Michael Carter and his girlfriend of five years broke up more than a year ago, but reminders of their relationship pop up at awkward times. Last week when he pulled up his Netflix to watch something on a date, his ex’s profile avatar popped up.
“It had her name on it and I was like, hmmm, I should probably get rid of that,” said Carter. Even though her profile still exists on his account, his ex hasn’t been using it. “She has a very short-term memory so it’s not like she can remember it.” The 32-year-old producer of the Somebody Date Us podcast also shared a Spotify account with his ex when they were a couple. He was the primary account holder for both Netflix and Spotify.
Sharing your Netflix, or any kind of streaming subscription, with your significant other is kind of a big deal. It symbolizes trust and a certain level of commitment, especially if you decide to split the cost. Sure, you’re probably only saving $5 to $10 a month for each account, which isn’t a huge deal in the grand scheme of things. But over a year, that adds up to $60 to $120 for every shared service. Plus you’re giving this person access to a couple of really important things.
First, there’s your password information. Maybe you have unique passwords for everything and your Netflix account is no different. Or maybe you’re like most people who don’t listen to the advice of every security expert and all your passwords are pretty similar. You have to be on pretty good terms with someone to give them access to what may be your Master Password. This means that if things don’t work out—and chances are, your relationship with Netflix will outlast this romantic connection—the smart thing would be to reset all related passwords after you break up.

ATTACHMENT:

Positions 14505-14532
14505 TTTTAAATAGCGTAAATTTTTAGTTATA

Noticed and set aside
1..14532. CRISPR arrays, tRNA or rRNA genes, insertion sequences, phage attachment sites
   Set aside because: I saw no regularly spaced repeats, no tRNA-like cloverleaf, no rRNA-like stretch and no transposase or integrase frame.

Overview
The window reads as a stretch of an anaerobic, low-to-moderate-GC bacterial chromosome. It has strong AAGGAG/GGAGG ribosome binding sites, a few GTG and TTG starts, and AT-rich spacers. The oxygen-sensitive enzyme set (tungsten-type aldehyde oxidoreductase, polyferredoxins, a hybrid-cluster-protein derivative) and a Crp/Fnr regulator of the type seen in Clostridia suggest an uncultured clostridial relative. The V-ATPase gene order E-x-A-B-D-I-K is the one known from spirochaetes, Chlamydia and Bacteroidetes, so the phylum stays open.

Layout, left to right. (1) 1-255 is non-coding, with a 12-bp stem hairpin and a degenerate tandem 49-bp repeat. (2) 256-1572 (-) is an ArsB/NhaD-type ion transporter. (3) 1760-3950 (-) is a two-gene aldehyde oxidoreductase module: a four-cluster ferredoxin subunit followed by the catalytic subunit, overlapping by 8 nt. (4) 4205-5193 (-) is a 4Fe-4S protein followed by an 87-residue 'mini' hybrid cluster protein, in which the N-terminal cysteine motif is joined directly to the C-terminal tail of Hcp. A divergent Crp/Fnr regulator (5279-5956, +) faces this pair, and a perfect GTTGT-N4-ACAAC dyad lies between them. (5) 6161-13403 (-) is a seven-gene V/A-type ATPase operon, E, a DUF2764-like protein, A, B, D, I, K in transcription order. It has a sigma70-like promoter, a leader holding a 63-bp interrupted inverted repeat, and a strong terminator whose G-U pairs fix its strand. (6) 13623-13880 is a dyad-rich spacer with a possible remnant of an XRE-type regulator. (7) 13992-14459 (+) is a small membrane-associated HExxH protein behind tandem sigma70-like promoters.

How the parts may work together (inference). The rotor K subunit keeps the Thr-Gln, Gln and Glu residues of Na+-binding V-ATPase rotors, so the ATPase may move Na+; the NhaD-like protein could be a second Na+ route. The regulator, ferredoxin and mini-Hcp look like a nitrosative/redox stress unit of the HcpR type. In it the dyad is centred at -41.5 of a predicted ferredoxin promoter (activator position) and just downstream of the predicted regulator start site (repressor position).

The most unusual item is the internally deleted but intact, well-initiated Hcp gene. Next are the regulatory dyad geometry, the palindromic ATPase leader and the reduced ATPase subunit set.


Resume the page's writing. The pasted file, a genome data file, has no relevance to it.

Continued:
The money talk
You’ll also be letting them into your Inner Sanctum of finances. Before you start sharing, you should probably know what they can and can’t afford. This means having The Talk… about whether you’re serious about each other, and about splitting a bill.
You need to figure out whose credit card this goes on, and who is the main account holder. Jessica Moorhouse, an accredited financial counsellor and a millennial money expert, says the decision to share a streaming account with your significant other isn’t something to take lightly.
“When you’re considering a subscription together, who is going to be paying? Whose credit card is it on? Because then the onus is on you. If you can’t afford it, you might be getting into credit card debt because of that person,” she said. “That is a risk you’re taking.”
Sharing often means upgrading from the most basic service; the primary account holder should be able to afford paying for all of it, regardless of whether the other person chips in. If you’re both using the service, it makes sense for you to split the cost, if you’re serious about each other, says Moorhouse.
Even though their lives were financially intertwined—they lived together for years—Carter decided not to ask his partner to contribute to his streaming services. He figured it wasn’t worth the hassle.